COLUMBUS, Ohio -- A lawsuit that led to the firing of Ohio
State men's basketball coach Jim O'Brien alleges that O'Brien and
an assistant knew that player Boban Savovic received regular
payments and classroom help, in defiance of NCAA rules.
Kathleen Salyers, who said she housed and fed the player for two
years, testified in a deposition in April that she spent thousands
of dollars on phone bills, car insurance and spending money for
Savovic, who was on the 1998-99 team that O'Brien led to the Final
Four. She said she often put the money in Savovic's medicine
The player's brother, Predrag Savovic, played for Hawaii from
Salyers said Ohio State assistant coach Paul Biancardi regularly
contacted her about Boban Savovic and often told her he was calling
at O'Brien's instruction.
"He [Biancardi] called and told me when taxes were due, when
Boban was flunking a class, to go and talk to the professor and
have his grade changed," Salyers said. "There were many, many
calls from Paul Biancardi requesting that I pay something for
Ohio State fired O'Brien on Tuesday after he admitted he gave
$6,000 in 1999 to Aleksandar Radojevic, a Buckeyes recruit who
never played for or attended Ohio State. Radojevic was ruled
ineligible by the NCAA for accepting money to play for a
professional team in Yugoslavia.
Ohio State athletic director Andy Geiger learned of the payment
because it was mentioned in Salyers' statement in her lawsuit.
NCAA rules prohibit student athletes from receiving any
financial help from anyone other than family members.
In the deposition, Salyers said she did not receive $1,000 per
month plus expenses she had been promised by Dan and Kim Roslovic,
Savovic's sponsors. Salyers sued the Ohio State boosters, seeking
$510,000 in expenses and damages.
She also acknowledged that her attorney asked O'Brien for money
to keep her story from becoming public.
An attorney asked Salyers in the deposition, "Kathy, have you
authorized your attorney to send a letter to OSU in which your
attorney offered to sell the book and movie rights to Jim O'Brien
or to an entity controlled by Jim O'Brien?"
She responded, "I authorized my attorney to send every letter
that he sent."
Biancardi, now head coach at Wright State, denied the
"I am disappointed and frustrated over the situation that has
evolved from a lawsuit in which I am not a party and have had no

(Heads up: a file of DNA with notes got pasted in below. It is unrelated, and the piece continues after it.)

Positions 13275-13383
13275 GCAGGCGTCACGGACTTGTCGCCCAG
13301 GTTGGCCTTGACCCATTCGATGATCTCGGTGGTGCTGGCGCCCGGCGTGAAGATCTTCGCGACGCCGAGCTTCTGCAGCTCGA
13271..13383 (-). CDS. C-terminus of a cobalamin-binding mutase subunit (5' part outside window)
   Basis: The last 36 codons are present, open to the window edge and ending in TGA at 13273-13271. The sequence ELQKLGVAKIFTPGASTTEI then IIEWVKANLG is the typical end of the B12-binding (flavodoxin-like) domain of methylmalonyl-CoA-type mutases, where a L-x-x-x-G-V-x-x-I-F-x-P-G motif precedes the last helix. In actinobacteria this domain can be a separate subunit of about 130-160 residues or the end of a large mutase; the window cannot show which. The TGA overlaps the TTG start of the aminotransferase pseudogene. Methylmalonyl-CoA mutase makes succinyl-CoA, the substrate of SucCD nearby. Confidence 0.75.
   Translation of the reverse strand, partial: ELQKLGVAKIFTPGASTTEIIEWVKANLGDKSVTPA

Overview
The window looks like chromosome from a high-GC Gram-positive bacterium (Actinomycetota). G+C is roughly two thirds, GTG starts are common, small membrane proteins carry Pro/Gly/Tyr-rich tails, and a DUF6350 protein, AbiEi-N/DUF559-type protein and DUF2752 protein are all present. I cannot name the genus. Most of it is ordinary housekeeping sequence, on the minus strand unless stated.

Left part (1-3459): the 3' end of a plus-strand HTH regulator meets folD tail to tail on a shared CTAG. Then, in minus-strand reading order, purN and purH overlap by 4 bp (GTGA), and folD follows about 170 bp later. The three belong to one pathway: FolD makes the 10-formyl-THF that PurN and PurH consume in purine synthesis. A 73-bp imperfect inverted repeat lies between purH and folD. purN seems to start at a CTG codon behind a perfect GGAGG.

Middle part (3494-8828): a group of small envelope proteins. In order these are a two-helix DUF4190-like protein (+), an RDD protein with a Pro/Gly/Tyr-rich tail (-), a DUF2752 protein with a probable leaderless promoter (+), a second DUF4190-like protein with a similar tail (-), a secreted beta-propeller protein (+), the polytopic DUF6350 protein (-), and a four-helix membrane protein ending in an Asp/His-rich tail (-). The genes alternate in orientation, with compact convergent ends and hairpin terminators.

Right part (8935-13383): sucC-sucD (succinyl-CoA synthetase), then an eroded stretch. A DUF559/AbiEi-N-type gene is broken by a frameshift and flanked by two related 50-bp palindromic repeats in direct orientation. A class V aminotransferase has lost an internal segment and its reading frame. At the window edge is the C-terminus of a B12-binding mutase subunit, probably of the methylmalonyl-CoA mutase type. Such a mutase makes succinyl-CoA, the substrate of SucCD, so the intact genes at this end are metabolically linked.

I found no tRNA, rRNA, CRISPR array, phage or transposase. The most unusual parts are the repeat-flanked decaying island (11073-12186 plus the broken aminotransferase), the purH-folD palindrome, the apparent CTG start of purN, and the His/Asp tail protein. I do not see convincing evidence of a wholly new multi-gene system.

involvement," he said in a statement released Wednesday. "These
statements are not supported by facts and are uncorroborated."
O'Brien's attorney, Jim Zeszutek, on Wednesday questioned
"Anyone who reads that transcript will walk away with a lot of
questions about her credibility," he said.
Zeszutek said the money to Radojevic was a loan, not a gift, and
came from O'Brien's bank account.
Radojevic's father had died and his mother was ill and couldn't
work. "Coach O'Brien decided he would help him out with a loan,"
Zeszutek said. "He figured Alek had already signed but might not
ever play because of academic questions and that the kid really
needed some help."
In her deposition, Salyers confirmed she kept more than $6,000 that Radojevic -- after he signed an NBA contract -- had given her to
repay O'Brien. She said Biancardi, on behalf of O'Brien, asked
Radojevic for the money back but that no one from Ohio State ever
stopped by for the money. She said several months later she applied
it to her mortgage payment.
Messages seeking comment were left for Salyers, Kim Roslovic and
their attorneys. Savovic's whereabouts were not known.
The Roslovics, since divorced, had befriended Savovic when he
came to Columbus. Savovic, from what used to be Yugoslavia, was not
a U.S. citizen and required someone to vouch for him in this
Salyers, who was the Roslovics' babysitter, said she agreed to
take in Savovic after receiving a call from Dan Roslovic, who said
he was calling from Biancardi's basketball office.
According to the lawsuit, the Roslovics said Savovic could no
longer stay with them because of NCAA rules. Salyers said Biancardi
told her she should lie and tell people that Savovic was living in
her house because he was a friend of her son's and they played
Salyers said she did most of Savovic's homework for three years
because he had difficulty with the English language.
Of the diploma he received from Ohio State, she says: "I was
pretty upset by the whole thing, I think, thinking what a diploma
would mean from Ohio State, that it's hardly worth the paper it's
Salyers estimates that she gave Boban Savovic $200 on 120
occasions -- a total of $24,000 -- frequently putting the cash in his
medicine chest because he was uncomfortable taking the money
directly from her hand.
"Boban had a lot of pride," Salyers testified. "I'd say,
'Boban, go comb your hair.' And he'd go in the bathroom and get the
money and come out and hug me."
Salyers provided receipts representing at least $1,600 she paid
in car insurance on Savovic's 1990 Acura Legend. She said she paid
at least $800 in phone bills and paid Savovic's international
taxes. She paid for his brother, Predrag, to fly in from Hawaii for
a visit and for Savovic's mother to receive medical treatment.
"It's just endless," Salyers said under oath. "It just goes
on and on and on."
Her deposition also alleged:
That Savovic and a booster had a sexual relationship.
That Savovic amassed a bill of more than $10,000 on a
long-distance telephone card that belonged to the father of New
York player agent Mark Cornstein. NCAA rules bar any contact
between agents and eligible players.
That Cornstein had access to Ohio State players and she had
seen him in the Buckeyes' locker room after games.
Cornstein did not answer a message left seeking comment.
Interim Ohio State coach Rick Boyages acknowledged Wednesday
that he knew Cornstein but declined further comment because of the
pending NCAA and Ohio State investigation.